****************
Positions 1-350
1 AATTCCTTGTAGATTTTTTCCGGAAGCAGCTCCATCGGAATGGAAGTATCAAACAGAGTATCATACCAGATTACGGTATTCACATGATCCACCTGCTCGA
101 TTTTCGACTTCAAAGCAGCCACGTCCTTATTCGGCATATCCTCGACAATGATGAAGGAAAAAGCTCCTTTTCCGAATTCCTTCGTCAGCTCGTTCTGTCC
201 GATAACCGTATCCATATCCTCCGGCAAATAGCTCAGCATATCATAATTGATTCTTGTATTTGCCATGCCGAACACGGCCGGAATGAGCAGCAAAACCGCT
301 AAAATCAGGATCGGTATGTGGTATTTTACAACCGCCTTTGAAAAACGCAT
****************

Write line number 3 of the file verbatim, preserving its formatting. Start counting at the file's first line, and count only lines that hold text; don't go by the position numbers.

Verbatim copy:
101 TTTTCGACTTCAAAGCAGCCACGTCCTTATTCGGCATATCCTCGACAATGATGAAGGAAAAAGCTCCTTTTCCGAATTCCTTCGTCAGCTCGTTCTGTCC